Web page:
I have received quite a few inquiries on the pricing of my plush, along with the interval to make them. As a result, I figured I would type up a summary to serve as a guideline for anyone who has any questions about what goes into each plushie, or why prices are set a certain way. I am hoping this guide will serve to help everyone understand why I cannot lower the price of my product, and understand why the prices get so high. In order for me to consider this a profitable venture and not me just throwing money at the wall, I have to set prices a certain way. The reason I started making the plush series was not just personal interest as a fan, and to put a quality handmade product out there for the public, but also to help me save up for very important things that I need. As much as I would love for ANYONE to enjoy these little guys, I have to keep things fair. Right now I have an esty store in full swing that has been quite successful, now that I am more comfortable with my patterns and how everything goes together; but when I had plush at auction, I would set the starting bid to $50, which covers paritial cost of materials and only part of the labor costs; the lowest one I had went for $70, the highest (that actually sold and was not a non-paying bidder) was close to $500. Since these were set at auction, it’s up to the bidders to determine how much they are willing to pay for my product. That $510 Golden Freddy? That wasn’t me setting the price; that was the result of two bidders who REALLY wanted him (the winner happened to be a non-paying, so no dice anyway)! Word got around fast about this auction for some reason. I had people messaging me and posting on FNAF communities in disgust over something I had no control over, which is a bit silly. Even at base price, that is significantly over what I would charge for ANY of my current plush. Now, however, the store is where I handle 99% of my listings, and base prices have been set according to how much time, materials, complexity and effort that goes into each one.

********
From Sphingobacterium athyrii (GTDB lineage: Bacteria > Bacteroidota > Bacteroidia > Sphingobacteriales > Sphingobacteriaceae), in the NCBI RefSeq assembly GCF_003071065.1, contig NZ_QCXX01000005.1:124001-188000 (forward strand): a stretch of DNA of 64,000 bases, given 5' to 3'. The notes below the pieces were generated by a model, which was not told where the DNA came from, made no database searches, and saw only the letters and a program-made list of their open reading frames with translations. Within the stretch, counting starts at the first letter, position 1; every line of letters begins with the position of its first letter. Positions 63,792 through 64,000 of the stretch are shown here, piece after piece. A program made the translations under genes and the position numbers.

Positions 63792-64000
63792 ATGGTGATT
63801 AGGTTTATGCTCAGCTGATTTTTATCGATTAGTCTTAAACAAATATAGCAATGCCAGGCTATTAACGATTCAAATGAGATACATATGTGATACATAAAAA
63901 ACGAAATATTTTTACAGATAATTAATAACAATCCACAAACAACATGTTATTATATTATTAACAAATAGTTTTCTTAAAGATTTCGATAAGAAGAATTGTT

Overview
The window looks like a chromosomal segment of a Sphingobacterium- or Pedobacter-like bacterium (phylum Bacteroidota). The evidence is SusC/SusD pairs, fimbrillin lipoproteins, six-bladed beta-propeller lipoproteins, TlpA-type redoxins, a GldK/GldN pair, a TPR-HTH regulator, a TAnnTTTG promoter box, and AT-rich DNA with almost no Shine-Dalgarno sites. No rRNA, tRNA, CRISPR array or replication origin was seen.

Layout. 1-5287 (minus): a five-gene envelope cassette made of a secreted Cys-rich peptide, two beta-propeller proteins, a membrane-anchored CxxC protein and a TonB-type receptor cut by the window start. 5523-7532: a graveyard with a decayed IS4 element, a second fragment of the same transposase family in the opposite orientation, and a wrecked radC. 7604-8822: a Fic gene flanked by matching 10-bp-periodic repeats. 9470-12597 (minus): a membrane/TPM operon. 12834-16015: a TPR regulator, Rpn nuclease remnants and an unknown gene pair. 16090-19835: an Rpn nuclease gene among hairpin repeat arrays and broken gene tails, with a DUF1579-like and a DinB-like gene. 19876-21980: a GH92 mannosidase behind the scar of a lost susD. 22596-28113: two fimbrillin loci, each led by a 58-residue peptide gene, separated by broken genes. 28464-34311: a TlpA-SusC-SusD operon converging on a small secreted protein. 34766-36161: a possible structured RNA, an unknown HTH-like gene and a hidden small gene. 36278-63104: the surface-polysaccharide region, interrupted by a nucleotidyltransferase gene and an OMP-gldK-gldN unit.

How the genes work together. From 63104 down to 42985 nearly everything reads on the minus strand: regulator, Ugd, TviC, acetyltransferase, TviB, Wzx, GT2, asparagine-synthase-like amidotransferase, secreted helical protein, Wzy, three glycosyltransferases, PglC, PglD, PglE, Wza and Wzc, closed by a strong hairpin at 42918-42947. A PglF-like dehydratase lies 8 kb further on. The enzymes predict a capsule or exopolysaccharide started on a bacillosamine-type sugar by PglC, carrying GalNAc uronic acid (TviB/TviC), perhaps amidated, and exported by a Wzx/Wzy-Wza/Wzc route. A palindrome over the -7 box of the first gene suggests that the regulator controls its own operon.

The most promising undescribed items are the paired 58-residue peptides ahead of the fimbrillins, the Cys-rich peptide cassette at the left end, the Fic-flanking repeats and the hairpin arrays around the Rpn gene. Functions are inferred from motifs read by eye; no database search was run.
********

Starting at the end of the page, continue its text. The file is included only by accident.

1. Quality of Materials
All of the material that goes into each plush are high-quality. That = expensive. I use cuddle minky fabric, which runs $14/yard on average. This is such a high quality fabric that mass-produced plush will never use it – at least, none that I have seen and felt have. This is a fabric commonly used by artists who make custom plush by hand, since they are not produced in mass ‘on the cheap’. This is a very important factor to my pricing. Some colors cost more and I have to special order them from overseas, such as the salmon color used in Foxy’s accents such as his tummy and muzzle. I am very picky about accuracy, so using colors that are as close as I can get to the source is very important to me. I usually use up about 1/3 to 1/2 of a yard on each plush’s base alone, since they are fairly big, averaging at 17” when standing up. Accents (such as belly, mouth, etc) markings take up more fabric, usually in alternating colors. I love using minky though because it is very soft and lends itself so well to the overall look of the product. I don’t want to settle for using fleece since it makes the plush look ‘hard’ and seams just do not blend as well with that material. Minky is not the easiest material in the world to work with, since you have to be careful to cut it on the right grain and it also has some stretch to it that I have to be mindful of and know how to manipulate. Not to mention it sheds, everywhere. I have to keep a lint roller on hand all the time these days and am constantly cleaning up my apartment.